Judge Rules Against Harrah’s New Orleans, Casino Must Pay Hotel Comp Taxes
Posted on: July 3, 2019, 08:29h.
Last updated on: July 3, 2019, 08:29h.
Harrah’s New Orleans has lost a lawsuit in Louisiana state court arguing it wasn’t legally required to pay taxes on discounted or comped hotel rooms. Judicial Court Judge William Morvant said otherwise.
The judge ruled that Harrah’s and parent company Caesars Entertainment should have been paying taxes dating back to 2001 on free or reduced-rate hotel stays.
There’s nothing vague and nothing ambiguous about this,” Morvant explained, as reported by The Advocate.
The casino is included in Caesars’ $17.3 billion acquisition agreement to join the Eldorado Resorts portfolio. The Louisiana land-based casino, the only of its kind in the state, was sold to Caesars’ real estate investment trust VICI Properties as part of the massive deal. The transaction is expected to close next year.
Harrah’s New Orleans recently struck a 30-year licensing extension with Louisiana in exchange for $325 million in property upgrades, which includes a new 340-room hotel tower. The casino also agreed to pay tens of millions of dollars in new tax dollars to the state and city over the three-decade period.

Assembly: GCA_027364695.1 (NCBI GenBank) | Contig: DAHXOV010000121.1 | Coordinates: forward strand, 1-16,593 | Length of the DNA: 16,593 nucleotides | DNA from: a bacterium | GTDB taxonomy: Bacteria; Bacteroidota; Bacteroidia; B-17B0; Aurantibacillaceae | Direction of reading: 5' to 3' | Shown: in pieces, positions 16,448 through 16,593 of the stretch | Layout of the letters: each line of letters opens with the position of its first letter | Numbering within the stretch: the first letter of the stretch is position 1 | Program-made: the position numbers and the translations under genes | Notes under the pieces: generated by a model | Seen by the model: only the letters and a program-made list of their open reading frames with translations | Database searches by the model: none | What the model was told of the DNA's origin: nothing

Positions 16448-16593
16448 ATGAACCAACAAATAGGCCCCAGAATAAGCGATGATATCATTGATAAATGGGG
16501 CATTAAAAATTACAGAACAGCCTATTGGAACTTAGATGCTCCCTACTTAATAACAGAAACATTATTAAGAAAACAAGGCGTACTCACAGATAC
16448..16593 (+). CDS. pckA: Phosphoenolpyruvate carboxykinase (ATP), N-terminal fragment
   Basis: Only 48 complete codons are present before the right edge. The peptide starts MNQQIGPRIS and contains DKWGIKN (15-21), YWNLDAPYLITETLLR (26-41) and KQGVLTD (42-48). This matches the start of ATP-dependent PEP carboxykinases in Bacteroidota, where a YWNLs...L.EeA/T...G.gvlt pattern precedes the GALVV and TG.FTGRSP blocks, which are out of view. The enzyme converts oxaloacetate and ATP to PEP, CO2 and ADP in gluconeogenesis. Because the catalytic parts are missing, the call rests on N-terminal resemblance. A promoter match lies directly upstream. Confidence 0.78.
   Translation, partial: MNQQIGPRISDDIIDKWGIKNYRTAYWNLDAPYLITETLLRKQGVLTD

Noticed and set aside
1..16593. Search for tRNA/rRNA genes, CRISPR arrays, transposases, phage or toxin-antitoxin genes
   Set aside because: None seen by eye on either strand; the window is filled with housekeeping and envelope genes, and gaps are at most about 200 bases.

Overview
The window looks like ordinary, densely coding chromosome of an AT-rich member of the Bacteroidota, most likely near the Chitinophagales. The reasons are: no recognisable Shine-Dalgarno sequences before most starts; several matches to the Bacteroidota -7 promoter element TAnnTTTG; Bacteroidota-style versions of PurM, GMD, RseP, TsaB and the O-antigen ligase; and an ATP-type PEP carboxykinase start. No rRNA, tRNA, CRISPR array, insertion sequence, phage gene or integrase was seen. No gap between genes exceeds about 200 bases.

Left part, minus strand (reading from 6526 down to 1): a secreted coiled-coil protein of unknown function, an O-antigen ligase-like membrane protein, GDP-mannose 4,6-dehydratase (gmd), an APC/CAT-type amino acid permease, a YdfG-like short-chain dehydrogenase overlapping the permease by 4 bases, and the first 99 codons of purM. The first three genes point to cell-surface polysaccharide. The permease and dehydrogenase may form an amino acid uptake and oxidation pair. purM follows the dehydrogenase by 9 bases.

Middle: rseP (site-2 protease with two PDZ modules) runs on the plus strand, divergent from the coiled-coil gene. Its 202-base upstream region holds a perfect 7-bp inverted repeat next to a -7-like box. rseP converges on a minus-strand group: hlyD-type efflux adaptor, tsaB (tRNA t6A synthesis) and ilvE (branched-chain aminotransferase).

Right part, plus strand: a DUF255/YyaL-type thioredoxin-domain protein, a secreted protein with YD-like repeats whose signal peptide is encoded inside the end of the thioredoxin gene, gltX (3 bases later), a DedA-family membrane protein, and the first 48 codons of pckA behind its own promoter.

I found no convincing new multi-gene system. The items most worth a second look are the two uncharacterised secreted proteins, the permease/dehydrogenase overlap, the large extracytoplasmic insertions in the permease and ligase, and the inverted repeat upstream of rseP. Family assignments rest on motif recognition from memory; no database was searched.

At least for now, the Big Easy property is facing even more tax money responsibility. Morvant’s verdict sets up a trial showdown between Louisiana and Caesars.
The case dates back to 2001 when Harrah’s New Orleans routinely rented nearby hotel rooms for its patrons, as the casino’s 27-story hotel only opened in 2006. At the time, Harrah’s hadn’t purchased Caesars, and the struggling casino operator struck a deal in with the state to allow it to open restaurants and its own hotel at the NOLA casino.
The state agreed to cut the casino’s annual lease from $100 million to $60 million, and never formally weighed in on a hotel tax on its new guestrooms being discounted or offered for free, nor the ones being rented out at nearby hotels.
Caesars maintains the 2001 agreement exempts the casino hotel from paying such taxes.
Money in Question
New Orleans hotels are required to pay a nine percent tax on stays. That means for every $150 comped room Harrah’s has been handing out, Morvant says the casino should have been delivering the state $13.50.
The precise number of what the ruling this week means for Caesars isn’t exactly known. However, the Louisiana Department of Revenue says it’s likely in the neighborhood of $30 million to $50 million.
Harrah’s New Orleans reported gross gaming revenue (GGR) of $269 million in its last fiscal year (July 1, 2018 – May 31, 2019). The downtown property welcomed more than 3.9 million people onto its gaming floor, and generated taxes of $58.2 million.
The casino pays the state a 21.5 percent tax on GGR, or $60 million, whichever is greater.
Sports betting will remain on the sidelines in Louisiana for the time being after the state legislature passed on a bill last month. The legislation would have put the issue before voters during this fall’s gubernatorial election.
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